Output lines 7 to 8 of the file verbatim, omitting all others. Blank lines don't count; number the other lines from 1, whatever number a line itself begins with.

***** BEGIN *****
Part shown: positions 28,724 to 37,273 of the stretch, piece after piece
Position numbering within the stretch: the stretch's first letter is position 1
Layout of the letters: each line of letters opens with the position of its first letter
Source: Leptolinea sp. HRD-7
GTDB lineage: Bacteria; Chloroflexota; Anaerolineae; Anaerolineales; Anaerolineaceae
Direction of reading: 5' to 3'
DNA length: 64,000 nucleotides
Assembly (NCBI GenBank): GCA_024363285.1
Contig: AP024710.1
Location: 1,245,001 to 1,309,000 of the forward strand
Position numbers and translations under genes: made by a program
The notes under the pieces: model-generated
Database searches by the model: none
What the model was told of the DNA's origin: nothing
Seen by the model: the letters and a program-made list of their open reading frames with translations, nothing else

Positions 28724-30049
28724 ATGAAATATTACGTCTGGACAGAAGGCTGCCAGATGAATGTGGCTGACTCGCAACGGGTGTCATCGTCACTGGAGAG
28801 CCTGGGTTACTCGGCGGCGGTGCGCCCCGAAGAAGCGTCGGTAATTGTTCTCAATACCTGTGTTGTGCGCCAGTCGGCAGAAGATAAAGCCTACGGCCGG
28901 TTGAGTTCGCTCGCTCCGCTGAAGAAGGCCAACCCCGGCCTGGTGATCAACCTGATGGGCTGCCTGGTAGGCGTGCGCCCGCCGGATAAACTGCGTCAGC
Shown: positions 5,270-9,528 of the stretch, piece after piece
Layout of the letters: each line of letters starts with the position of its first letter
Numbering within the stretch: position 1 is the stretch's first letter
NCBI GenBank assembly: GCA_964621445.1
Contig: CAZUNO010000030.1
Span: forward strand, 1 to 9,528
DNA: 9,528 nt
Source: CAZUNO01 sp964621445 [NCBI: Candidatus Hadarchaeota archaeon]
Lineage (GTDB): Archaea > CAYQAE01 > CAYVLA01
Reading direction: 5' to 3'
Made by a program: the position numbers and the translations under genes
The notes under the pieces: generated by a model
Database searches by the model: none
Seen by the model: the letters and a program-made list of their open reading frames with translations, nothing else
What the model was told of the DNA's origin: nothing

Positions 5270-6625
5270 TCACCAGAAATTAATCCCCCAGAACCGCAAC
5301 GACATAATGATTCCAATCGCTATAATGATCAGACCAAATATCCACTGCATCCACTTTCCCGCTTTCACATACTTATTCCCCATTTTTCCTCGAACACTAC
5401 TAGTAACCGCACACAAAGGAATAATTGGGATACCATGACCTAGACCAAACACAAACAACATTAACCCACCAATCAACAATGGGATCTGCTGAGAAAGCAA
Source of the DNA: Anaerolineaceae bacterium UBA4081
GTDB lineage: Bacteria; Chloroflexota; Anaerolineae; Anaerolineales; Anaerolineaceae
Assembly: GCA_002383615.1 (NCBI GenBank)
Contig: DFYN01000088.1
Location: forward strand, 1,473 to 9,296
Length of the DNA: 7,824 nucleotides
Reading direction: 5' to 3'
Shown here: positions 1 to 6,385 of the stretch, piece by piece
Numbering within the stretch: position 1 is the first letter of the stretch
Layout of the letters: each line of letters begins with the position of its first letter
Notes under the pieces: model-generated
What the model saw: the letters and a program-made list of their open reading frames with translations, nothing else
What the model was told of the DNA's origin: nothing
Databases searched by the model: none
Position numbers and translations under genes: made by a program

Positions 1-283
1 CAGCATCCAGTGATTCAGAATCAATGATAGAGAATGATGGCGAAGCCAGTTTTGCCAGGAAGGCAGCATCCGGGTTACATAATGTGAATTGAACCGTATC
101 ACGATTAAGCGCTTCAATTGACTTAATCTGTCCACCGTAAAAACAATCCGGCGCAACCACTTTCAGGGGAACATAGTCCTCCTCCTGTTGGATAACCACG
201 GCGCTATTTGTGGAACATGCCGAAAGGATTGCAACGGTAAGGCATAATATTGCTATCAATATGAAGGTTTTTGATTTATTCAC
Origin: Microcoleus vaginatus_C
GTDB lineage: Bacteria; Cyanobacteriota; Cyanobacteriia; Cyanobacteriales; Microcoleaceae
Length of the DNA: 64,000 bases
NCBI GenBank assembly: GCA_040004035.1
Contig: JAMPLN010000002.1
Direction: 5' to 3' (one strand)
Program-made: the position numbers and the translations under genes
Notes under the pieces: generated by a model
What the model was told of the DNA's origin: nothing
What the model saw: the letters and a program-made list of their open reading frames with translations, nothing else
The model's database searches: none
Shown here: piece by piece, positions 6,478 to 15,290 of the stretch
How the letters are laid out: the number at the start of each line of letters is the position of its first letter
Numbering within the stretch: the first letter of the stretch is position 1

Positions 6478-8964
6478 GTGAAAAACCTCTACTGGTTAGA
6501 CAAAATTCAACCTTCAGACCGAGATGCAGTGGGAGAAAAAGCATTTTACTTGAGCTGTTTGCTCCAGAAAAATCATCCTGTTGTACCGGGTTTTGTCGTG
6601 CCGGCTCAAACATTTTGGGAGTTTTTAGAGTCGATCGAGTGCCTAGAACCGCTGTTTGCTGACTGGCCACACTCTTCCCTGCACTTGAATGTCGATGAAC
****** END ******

DNA length: 64,000 nucleotides
Assembly (NCBI GenBank): GCA_024363285.1